Abstraction in Java

What is abstraction in java

An abstraction is an act of representing essential features and hiding all background details.It is one of the concept of object-oriented programming.It can be achieved by abstract classes or interfaces.

Abstract Methods and Classes

A method declared final modifier ensures that it cannot be redefined we can also make the method to be redefined in subclasses by making overriding compulsory.
     This is done by using the keyword abstract in the method declaration. When a class carries one or more abstract methods it should also be declared abstract.
     An abstract class cannot create an object. The abstract method of an abstract class must be defined in the subclass.
     An abstract cannot be used to declare a constructor or static method.

Example:

abstract class shape
{
abstract void draw()
}
void show()
{
System.out.println(“This is Abstract Class”);
}
class square extends shape
{
void draw()
{
System.out.println(“This is Draw Square”);
}
class circle extends shape
{
void draw()
{
System.out.println(“This is Draw Circle”);
}
class Abstract
{
public static void main()
{
square s = new square();
circle c = new circle();
s.draw();
c.draw();
s.show();
}
}

What is an Interface

Java cannot have more superclass/base class. In such a case if a class with more than one superclass can be implemented using interfaces. An interface is a kind of class. It contains methods and variables but with a difference. The interface defines only abstract methods and final variables. This means that interfaces do not specify any implementation for methods and data fields contain only constants.

Syntax:

interface interfacename
{
variable declaration;
method declaration;
}

Here the interface is a keyword and the interface name is a valid java variable name. The variable declared all constants and the method declaration contains only the method name without any statement.

Example:

interface Area
{
final double pi=3.14;
public void area(int r1);
}
class Circle implements Area
{
public void area(int r1)
{
System.out.println(“Area =”+(pi*r1*r1));
}
}
class demo
{
public static void main(String args[])
{
Circle c = new Circle();
c.area(10);
}
}

     Interfaces can also be extended that is an interface that can be sub interfaced from other interfaces. The new sub-interface will inherit all the members of the super interfaces similar top subclasses this superclass using the keyword extends.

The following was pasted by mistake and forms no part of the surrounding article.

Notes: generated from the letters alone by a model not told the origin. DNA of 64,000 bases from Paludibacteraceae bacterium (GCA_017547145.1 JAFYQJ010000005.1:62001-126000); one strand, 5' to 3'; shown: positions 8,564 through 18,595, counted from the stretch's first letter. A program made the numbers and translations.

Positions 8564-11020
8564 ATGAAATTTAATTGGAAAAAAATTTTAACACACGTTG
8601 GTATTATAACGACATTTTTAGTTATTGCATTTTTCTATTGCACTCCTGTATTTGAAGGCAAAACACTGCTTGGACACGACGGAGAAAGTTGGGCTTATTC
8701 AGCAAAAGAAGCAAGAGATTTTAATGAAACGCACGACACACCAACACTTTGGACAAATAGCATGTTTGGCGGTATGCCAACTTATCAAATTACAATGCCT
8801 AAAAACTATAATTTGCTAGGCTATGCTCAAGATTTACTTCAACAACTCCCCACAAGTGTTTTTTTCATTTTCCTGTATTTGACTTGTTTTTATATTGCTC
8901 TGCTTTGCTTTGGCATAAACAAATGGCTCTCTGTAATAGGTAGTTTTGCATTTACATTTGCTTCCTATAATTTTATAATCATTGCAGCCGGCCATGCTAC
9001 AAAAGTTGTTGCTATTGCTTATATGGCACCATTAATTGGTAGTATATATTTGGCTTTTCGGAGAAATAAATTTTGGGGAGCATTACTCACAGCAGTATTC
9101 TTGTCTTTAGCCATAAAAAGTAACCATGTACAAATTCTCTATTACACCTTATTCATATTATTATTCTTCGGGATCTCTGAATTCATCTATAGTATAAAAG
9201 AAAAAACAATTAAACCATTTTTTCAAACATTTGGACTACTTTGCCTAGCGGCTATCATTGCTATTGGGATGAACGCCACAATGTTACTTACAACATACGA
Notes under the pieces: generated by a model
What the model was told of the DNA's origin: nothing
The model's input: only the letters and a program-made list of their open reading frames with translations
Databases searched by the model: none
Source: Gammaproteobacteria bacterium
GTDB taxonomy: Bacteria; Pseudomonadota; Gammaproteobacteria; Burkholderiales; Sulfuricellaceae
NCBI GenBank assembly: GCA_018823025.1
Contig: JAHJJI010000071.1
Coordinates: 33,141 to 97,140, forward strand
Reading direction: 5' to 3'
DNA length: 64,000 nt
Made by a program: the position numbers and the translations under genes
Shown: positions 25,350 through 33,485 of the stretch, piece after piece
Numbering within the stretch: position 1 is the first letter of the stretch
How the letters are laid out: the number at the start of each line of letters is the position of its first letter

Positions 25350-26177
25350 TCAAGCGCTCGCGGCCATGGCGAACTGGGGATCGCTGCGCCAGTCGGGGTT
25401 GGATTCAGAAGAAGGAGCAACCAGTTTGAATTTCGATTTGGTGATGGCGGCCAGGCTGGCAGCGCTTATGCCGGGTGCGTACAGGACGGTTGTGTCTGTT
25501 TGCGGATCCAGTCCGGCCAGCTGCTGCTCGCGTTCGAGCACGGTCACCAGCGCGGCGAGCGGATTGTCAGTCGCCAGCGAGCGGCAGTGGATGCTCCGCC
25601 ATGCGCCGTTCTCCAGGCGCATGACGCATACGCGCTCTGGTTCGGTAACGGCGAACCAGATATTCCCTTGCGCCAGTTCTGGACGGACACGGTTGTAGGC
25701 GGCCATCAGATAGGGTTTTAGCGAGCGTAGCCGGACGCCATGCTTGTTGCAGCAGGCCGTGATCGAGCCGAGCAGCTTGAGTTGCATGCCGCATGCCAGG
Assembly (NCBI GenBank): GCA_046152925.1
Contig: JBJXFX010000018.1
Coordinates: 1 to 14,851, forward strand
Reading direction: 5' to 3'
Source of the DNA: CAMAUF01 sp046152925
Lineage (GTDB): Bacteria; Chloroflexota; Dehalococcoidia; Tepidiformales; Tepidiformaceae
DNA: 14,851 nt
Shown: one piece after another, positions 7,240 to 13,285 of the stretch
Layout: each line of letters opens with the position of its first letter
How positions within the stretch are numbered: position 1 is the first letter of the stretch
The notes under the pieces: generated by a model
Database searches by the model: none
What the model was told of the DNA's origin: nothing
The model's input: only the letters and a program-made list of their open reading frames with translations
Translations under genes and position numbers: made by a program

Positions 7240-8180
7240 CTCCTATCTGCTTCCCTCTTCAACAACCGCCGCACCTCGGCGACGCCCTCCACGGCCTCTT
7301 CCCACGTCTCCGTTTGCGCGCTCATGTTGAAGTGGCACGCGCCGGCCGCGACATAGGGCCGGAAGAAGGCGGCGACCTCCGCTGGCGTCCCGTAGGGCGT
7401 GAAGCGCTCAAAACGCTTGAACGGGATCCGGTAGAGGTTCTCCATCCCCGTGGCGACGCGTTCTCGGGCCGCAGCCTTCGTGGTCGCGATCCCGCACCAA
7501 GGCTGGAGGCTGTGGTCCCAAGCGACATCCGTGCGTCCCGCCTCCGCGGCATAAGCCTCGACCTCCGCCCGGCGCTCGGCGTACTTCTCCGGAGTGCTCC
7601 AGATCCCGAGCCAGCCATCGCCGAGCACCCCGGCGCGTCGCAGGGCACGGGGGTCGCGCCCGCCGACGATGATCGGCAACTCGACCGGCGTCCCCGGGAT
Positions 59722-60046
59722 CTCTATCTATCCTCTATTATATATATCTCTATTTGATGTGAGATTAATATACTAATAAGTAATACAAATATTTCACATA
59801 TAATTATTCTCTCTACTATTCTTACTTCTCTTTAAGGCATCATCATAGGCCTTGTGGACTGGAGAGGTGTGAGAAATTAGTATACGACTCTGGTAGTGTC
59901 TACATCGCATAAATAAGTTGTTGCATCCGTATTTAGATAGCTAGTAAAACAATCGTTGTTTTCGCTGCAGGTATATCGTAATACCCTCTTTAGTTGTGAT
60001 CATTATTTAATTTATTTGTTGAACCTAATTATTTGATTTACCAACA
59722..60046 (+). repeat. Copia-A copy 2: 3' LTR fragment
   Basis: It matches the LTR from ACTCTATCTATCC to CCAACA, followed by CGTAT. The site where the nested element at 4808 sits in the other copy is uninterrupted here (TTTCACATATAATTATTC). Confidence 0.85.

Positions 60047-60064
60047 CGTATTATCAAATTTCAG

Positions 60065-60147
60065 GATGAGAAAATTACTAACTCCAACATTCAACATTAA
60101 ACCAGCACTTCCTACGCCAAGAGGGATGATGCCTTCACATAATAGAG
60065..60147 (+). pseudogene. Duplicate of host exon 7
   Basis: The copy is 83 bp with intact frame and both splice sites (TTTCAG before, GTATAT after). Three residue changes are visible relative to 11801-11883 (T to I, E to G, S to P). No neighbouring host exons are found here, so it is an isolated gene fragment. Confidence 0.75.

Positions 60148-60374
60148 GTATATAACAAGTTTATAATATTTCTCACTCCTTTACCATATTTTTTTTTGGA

Syntax:

interface interface2 extends interface1
{
body of interface2;
}

     While interfaces are allowed to extends other interfaces sub-interfaces cannot define methods declared in super interfaces. When interfaces are extended to two or more interfaces they are separated by comma(,).

Implementation of Interfaces

     Interfaces are used as superclasses whose classes inherit properties.

Syntax:

 class classname implements interfacename
{
body of class
}

     The class classname implements the interface interfacename. The class can implement more than one interface which is separated by comma(,).

For Example:

interface Area
{
float calculate(float x, floaty)
}
class Rectangle implements Area
{
public float calculate(float x, floaty)
{
return(x,y)
}
class triangle implements Area
{
public float calculate(int x, int y)
{
return((½)*x*y);
}
}
class interdemo
{
public static void main(String args[])
{
Rectangle r = new Rectangle()
System.out.println(“Area of Rectangle”+r.calculate(10,10)
circle c = new circle()
System.out.println(“Area of Triangle”+r.calculate(10,5))
}
}

Accessing Interface Variables

     It is possible to use interfaces to declare a collection of constants that can be used in various classes. Such interfaces do not contain methods those Constant values will be available to any class that implements the interface. The values can be used in any method or anywhere we can use the final value.

For Example:

interface A
{
int m=100;
int n=50;
}
class B implements A
{
int x=m;
}
void method A(int S)
{
…
if(s>n)
{
…
}
}

Related article: https://codingsmania.in/inheritance-in-java/

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